I sat down and started to listen to this group playing and then it dawned on me that I hadn’t a clue what they were playing, I sat there for nearly a hour and I had no clue what any of the tunes were. The weird thing was it was definitely Irish music but they would be playing away continuously and then one of them would slowly stop, put his drum down, go for a quick pint and then come back and start playing again, and they all did this, there was this continuous movement of group members to the bar and loo but the music just kept on going, and then the music would slow down and someone would start a different beat and then they would all follow that beat and join in..

Eventually I wiggled my way to the front when one of the girls playing the goose harp took a break and went off to the bar, when she came back I stopped her just before she started again and I asked her what the group was called and what was that tune they were playing..

She looked at me with huge big eyes and said, “oh my God, are you Irish?” I said “well yes, so what?” (I’m starting to get worried now..) … and she waves her arms to the rest of the group and goes “Guys Guys, he’s Irish!!” I’m checking out just where the exits are now… They all stop and go “Wow, you’re Irish…” and I say “…errrrr..yes, what of it, what’s the big deal?” and they all start asking me questions about the music…and I’m sitting there and they’re all shaking my hand and I’m thinking what bloody parallel universe have I stumbled upon, surely there must be Irish folk around here if you are all playing Irish music but no, apparently they don’t get many tourists in Greensboro, they do have a tourist office but it’s usually to point them to some famous drive in the mountains and also where some civil rights march started in the sixties but that’s it, no-one comes to Greensboro outside of Furniture Week and there are no out’a towners let alone foreigners..

So it transpires that there was this guy who ran a music shop in Greensboroand he loved Irish music, so he taught himself some of the tunes and then others came into the shop and learnt the tunes and instruments, eventually there was about a dozen of them and they started meeting up at weekends and making up and playing their own tunes. Before they knew it the neighbours were complaining about the racket so they approached McCouls and asked if they could use his upstairs space to which he readily agreed, and then it became a regular fixture that they would all meet up there at 4pm for 4 hours first Sunday of the month and this was great for them as they had an appreciative audience and the bar got all the extra trade.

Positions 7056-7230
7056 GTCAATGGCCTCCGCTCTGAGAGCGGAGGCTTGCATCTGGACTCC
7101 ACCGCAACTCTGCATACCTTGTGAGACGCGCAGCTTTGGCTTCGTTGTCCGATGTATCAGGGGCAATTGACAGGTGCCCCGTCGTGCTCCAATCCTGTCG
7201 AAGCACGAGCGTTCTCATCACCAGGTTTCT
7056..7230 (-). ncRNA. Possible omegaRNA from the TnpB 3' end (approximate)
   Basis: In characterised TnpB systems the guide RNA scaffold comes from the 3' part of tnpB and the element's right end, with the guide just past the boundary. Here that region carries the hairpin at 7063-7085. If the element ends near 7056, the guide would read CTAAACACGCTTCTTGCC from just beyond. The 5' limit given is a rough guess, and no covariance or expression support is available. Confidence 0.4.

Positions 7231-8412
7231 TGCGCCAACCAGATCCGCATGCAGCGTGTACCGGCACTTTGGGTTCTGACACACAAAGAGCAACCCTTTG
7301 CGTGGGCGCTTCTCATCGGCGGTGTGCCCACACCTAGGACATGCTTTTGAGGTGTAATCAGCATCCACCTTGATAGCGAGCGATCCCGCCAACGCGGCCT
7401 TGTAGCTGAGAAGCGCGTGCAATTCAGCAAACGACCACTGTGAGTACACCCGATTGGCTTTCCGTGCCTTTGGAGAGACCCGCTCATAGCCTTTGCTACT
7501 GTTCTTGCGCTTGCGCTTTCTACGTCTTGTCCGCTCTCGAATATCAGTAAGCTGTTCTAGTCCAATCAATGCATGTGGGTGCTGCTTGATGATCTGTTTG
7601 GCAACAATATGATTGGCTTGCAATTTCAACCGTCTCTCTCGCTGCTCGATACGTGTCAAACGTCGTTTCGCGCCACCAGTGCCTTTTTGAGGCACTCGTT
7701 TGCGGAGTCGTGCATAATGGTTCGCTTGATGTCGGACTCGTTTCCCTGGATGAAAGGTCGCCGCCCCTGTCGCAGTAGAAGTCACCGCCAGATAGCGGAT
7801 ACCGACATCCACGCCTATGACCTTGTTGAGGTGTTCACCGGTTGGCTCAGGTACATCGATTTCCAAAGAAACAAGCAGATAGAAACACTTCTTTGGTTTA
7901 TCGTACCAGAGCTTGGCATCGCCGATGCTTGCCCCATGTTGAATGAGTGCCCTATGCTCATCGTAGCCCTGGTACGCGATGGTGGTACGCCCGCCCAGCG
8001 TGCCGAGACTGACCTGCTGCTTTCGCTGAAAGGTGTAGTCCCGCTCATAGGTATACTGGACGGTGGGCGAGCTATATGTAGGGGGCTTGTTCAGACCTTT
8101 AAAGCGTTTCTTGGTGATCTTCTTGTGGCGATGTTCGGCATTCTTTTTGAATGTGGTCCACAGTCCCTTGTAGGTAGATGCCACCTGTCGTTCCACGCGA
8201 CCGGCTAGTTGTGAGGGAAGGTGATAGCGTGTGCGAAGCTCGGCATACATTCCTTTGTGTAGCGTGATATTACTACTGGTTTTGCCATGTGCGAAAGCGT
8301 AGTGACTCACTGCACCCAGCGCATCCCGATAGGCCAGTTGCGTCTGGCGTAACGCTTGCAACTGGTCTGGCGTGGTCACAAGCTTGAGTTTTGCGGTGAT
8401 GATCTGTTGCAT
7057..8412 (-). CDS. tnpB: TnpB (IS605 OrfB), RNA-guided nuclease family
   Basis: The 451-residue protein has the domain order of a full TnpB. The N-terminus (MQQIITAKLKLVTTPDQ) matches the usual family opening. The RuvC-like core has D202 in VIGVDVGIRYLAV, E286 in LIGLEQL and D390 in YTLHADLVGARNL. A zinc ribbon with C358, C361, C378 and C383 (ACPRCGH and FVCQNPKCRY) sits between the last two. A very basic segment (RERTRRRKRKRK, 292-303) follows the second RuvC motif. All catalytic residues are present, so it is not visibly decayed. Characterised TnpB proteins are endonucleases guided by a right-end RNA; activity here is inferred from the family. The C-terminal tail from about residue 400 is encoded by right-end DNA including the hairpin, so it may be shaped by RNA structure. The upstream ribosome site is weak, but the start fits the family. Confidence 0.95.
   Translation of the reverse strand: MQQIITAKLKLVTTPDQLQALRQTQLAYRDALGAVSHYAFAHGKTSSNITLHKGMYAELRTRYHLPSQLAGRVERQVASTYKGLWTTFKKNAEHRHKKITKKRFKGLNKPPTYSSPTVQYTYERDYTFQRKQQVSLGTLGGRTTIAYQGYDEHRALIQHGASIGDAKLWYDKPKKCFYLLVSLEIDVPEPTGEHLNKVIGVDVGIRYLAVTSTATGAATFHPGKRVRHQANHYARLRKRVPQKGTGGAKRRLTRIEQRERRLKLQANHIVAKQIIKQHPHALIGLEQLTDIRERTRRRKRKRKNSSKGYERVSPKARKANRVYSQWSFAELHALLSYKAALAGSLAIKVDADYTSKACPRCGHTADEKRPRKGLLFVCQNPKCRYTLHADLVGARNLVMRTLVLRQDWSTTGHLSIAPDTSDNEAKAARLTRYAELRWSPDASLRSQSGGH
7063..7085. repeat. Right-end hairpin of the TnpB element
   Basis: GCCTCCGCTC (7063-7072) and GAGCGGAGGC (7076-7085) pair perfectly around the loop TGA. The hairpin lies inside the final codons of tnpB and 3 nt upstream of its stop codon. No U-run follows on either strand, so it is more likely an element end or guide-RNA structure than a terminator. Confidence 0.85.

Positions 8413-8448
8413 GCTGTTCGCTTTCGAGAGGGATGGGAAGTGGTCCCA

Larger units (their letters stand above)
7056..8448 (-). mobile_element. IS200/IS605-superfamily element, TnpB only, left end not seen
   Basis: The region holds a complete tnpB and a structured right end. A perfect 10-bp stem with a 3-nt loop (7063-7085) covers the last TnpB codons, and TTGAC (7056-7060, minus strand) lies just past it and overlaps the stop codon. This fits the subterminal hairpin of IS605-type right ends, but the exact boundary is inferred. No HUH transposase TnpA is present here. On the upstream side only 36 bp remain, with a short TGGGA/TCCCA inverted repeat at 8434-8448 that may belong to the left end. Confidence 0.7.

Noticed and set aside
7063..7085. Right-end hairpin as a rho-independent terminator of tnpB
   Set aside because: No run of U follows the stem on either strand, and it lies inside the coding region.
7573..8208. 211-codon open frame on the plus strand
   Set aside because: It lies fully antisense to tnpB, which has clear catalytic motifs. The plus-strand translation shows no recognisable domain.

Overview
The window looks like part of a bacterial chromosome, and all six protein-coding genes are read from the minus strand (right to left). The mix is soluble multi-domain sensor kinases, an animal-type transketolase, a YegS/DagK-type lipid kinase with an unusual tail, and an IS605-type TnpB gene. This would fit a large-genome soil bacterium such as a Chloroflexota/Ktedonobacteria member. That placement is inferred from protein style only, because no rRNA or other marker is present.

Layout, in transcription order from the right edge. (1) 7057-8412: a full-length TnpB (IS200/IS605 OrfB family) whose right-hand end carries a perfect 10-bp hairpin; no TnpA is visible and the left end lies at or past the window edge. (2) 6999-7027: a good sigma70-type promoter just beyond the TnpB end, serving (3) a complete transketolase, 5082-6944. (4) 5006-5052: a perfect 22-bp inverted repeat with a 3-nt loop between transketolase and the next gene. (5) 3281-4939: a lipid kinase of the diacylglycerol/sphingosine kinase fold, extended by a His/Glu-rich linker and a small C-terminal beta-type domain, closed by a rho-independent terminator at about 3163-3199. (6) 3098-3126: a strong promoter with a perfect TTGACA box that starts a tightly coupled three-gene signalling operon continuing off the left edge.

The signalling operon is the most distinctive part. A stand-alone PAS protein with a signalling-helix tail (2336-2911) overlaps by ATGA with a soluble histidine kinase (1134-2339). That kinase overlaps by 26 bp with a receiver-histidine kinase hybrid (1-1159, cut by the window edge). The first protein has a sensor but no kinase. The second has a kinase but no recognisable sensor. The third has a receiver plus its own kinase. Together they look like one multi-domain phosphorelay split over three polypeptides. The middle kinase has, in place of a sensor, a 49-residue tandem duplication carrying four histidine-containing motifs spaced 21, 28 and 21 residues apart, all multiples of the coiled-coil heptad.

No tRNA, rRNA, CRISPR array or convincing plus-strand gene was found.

But the thing was that they didn’t know any traditional Irish tunes so they simply did jamming sessions all afternoon and of course none of the locals know any tunes either so they didn’t know any better and this is where I came in and they wanted to know how they sounded and did they sound Irish and a hundred a one other questions soooo I spent ages chatting away with them and slowly getting plastered with more Guinness…god awful stuff but they kept buying me pints of it…and the food was even worse…

Anyway, they were a really nice bunch, so lovely and keen but to cut a long story short and after a few pints and loads of questions I got up and announced that “as the unofficial Irish Ambassador to Greensboro, North Carolina, it gives me great pleasure to bestow honorary Irish citizenship on each and every member of the band” to which there was a HUGE cheer and lots of back patting..

Not bad for a Northern Irish Git, this is what is always happening to me on my travels and why I like to travel off the beaten track..